Posts Tagged ‘words’


Posted on: September 7th, 2017 by jmbroekman 2 Comments
0907-remembering azaleas

Top: I was once a teacup, mixed media on board;
Above: I was once a branch of azaleas, mixed media on board

Remembering my sister on her birthday

My sister was born on this date 64 years ago. So today I am remembering her.

That’s not exactly news. I am always both keeping Kukla in mind, and simply remembering in general. Remembering is always at my core. Whether elusive or more tangible, I believe memories and remembering are what completely shape and form who we are every step of the way.

Layers of remembering

Even though I don’t make narrative work, thoughts about memory, and remembering, have always permeated my paintings, prints, and collages. My work is always layered, and the pieces that sit below the surface, like the fragments of experiences that are lodged in our bones, play an integral part in building the ultimate artwork. I may start something as a drawing of teacup, or by putting down an azalea red ground; eventually that teacup will be obliterated, and the painting will become blue or green. There will, however, still be this one tiny bit of that red that shows through. And that sliver may be what makes that painting. The thing that makes it work, makes it interesting; it’s what catches your eye – that fragment of memory. So what came before, the experiences, the layers that lie below the surface – they are what make the present possible, the work what it is.

There is a story in the Talmud, that goes something like this: We each have an angel who walks besides us, and before we are born, our angel teaches us everything we will need to know to live this particular life. Then, just before we head down the birth canal, the angel knocks us between the nose and the upper chin, and we forget absolutely everything we’ve been taught*.

The seeds of that wisdom were already planted, and they are there inside our body. Guiding us along our journey here on earth. I wish my sister was still around; I know she would be as fascinated by these ideas as I am. Happy Birthday Kukla, wherever you may be flying.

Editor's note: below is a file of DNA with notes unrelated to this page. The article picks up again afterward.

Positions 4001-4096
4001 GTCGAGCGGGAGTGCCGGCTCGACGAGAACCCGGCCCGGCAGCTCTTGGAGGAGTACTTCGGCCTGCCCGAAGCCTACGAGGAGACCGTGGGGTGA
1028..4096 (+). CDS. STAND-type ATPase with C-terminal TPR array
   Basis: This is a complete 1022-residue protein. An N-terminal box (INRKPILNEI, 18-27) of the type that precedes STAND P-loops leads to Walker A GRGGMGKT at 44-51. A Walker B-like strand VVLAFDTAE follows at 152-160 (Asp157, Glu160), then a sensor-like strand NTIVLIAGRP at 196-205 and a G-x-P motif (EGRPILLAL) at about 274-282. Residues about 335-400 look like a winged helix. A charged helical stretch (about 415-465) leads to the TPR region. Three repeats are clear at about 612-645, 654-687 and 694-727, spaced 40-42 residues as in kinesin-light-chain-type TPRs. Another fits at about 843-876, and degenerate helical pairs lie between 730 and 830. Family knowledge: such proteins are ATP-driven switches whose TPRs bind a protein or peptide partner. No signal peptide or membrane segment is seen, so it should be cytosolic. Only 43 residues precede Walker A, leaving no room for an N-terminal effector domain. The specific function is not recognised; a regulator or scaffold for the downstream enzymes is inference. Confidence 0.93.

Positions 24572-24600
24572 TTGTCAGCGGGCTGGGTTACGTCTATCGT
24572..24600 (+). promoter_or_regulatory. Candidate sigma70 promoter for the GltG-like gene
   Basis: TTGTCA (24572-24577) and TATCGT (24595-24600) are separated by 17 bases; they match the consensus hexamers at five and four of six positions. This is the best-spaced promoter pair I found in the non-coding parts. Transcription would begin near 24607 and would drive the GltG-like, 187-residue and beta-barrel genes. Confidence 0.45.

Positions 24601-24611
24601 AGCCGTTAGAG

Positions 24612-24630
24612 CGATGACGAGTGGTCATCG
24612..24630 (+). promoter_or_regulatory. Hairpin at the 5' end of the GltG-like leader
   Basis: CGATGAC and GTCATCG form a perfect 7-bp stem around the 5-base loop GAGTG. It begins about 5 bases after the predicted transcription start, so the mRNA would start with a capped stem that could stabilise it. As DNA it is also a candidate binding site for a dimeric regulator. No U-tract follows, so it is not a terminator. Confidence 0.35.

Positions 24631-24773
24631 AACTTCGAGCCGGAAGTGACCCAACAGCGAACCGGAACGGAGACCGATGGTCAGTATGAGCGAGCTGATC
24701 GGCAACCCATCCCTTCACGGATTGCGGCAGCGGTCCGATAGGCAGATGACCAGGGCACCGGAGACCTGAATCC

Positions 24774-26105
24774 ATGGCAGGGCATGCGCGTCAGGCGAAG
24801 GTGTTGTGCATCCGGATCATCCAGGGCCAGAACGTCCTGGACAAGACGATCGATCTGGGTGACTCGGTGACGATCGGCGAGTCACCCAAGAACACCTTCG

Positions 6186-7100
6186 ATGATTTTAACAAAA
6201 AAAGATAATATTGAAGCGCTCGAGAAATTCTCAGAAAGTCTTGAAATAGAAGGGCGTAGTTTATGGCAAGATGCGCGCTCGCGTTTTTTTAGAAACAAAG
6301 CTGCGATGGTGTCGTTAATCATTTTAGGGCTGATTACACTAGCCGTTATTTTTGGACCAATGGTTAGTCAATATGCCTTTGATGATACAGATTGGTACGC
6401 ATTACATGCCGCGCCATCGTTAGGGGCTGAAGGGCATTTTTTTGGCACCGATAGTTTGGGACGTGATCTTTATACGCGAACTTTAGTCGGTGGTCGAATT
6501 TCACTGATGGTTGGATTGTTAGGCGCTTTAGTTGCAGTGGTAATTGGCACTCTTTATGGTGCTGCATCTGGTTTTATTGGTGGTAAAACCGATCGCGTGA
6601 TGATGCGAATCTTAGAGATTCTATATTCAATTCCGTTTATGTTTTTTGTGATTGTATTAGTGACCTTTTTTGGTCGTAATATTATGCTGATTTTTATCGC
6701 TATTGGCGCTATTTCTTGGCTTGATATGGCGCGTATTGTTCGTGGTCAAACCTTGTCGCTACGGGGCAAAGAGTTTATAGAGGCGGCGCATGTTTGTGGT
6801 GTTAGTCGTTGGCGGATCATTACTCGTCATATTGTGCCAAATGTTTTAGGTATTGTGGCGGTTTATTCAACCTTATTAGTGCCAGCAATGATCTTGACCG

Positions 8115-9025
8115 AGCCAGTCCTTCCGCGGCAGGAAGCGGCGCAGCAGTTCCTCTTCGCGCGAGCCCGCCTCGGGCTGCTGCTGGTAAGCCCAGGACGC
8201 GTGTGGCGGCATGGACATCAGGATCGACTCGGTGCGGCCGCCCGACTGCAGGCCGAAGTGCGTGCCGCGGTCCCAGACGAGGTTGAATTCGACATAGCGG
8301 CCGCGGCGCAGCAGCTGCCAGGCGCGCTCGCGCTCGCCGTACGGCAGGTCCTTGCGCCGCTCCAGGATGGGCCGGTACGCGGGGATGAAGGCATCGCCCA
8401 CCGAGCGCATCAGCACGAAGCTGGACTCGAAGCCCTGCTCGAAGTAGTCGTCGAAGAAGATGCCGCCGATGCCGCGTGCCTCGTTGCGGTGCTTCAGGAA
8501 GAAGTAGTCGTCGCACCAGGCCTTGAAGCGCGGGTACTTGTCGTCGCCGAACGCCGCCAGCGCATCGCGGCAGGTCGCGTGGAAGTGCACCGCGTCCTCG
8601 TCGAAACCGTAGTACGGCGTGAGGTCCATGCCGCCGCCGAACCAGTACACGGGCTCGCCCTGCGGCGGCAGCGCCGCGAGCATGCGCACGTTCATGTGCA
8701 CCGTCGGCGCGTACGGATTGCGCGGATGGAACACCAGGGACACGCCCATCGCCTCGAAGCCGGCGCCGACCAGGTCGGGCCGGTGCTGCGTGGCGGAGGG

*Side note: if you would like to read more about this phenomenon/idea there is an interesting examination/discussion of it here:

My bones no longer carry me well

Posted on: February 7th, 2013 by jmbroekman 2 Comments

A longer poem from Janet Loflin Lee

My bones no longer carry me well

My bones no longer carry me well,
my body a bag of fog, bogwater and bits of string.
It is a winter heaviness,
like all northern people I look for the returning light.

I am compelled to sleep in the day,
more than a nap, more than a cessation of movement –
a hardening of body, soul and thought.

I have always entered into winter with a hunger
for that china plate blue sky,
the gentled muffled sound of snow –
cotton falling on cotton.

But now I yearn for an early mardi gras of color
an infusion of warmth,
a sense of movement that precedes dancing,
a slower sun, an elongated day
An afternoon that is not evening too.

I park myself by the window
following the arc of the sun.
Work undone, projects abandoned,
I have become a hoarder of light,
storing up against the dark folds
of the January nights.


01.20.13 – More Drawings

Posted on: January 21st, 2013 by jmbroekman 2 Comments

01.19.13 – Day 20



01.15.13 – Day 16

This drawing comes with a poem, written by my friend Janet Lee. It proved to be somewhat challenging – finding celadon green, and somehow making it work with tangerine orange!

in a celadon bowl
hot tea, winter morning

– Janet Loflin Lee

Below are two more pieces (days 14 and 15) inspired by Janet’s words. On the left:

Seeing the lake
through the thicket of winter
basket of blue

and on the right:

Ground lit from below; first snow.



Posted on: April 16th, 2011 by jmbroekman 4 Comments

I’ve been painting purple tulips

for my once-older sister Kukla, who died 6 years ago today. I am older now than she was then, and I am still at a loss for words, while I continue trying to figure out how to move through life carrying this giant hole that she left behind. You wouldn’t think a hole could weigh so much.

Purple was her favorite color. She collected pitchers. And she loved flowers, especially tulips. One of my favorite memories of time spent with her was when we took my mother back to Holland, just the three of us. On a cold rainy day – almost exactly 12 years ago today – we went to visit the Keukenhof gardens. They were in full bloom and my sister was a pig in you-know-what. She was completely delighted by every single glorious bed of color.

Snapshots below are of shopping on the streets in Amsterdam; and my mom’s elementary school – directly across from the little hotel where we stayed.


Letterpress 101

Posted on: February 13th, 2011 by jmbroekman

Letterpress and the art of persistence

I attended a great Letterpress workshop yesterday taught by David Wolfe. David is a terrific artist and printer, and his studio is full of extraordinary energy – maybe it’s all those really cool and diverse printing presses.

Letterpress printing is a type of printmaking that I have been interested in learning, and incorporating into my work for a long time. I had a blast yesterday and my head is spinning with ideas. For those of you unfamiliar with the process or term “letterpress” see the link above for a decent wikipedia explanation. The image at left is a detail of what I worked on in the workshop; the background print is a mat-board etching/collograph that I worked on a few days ago.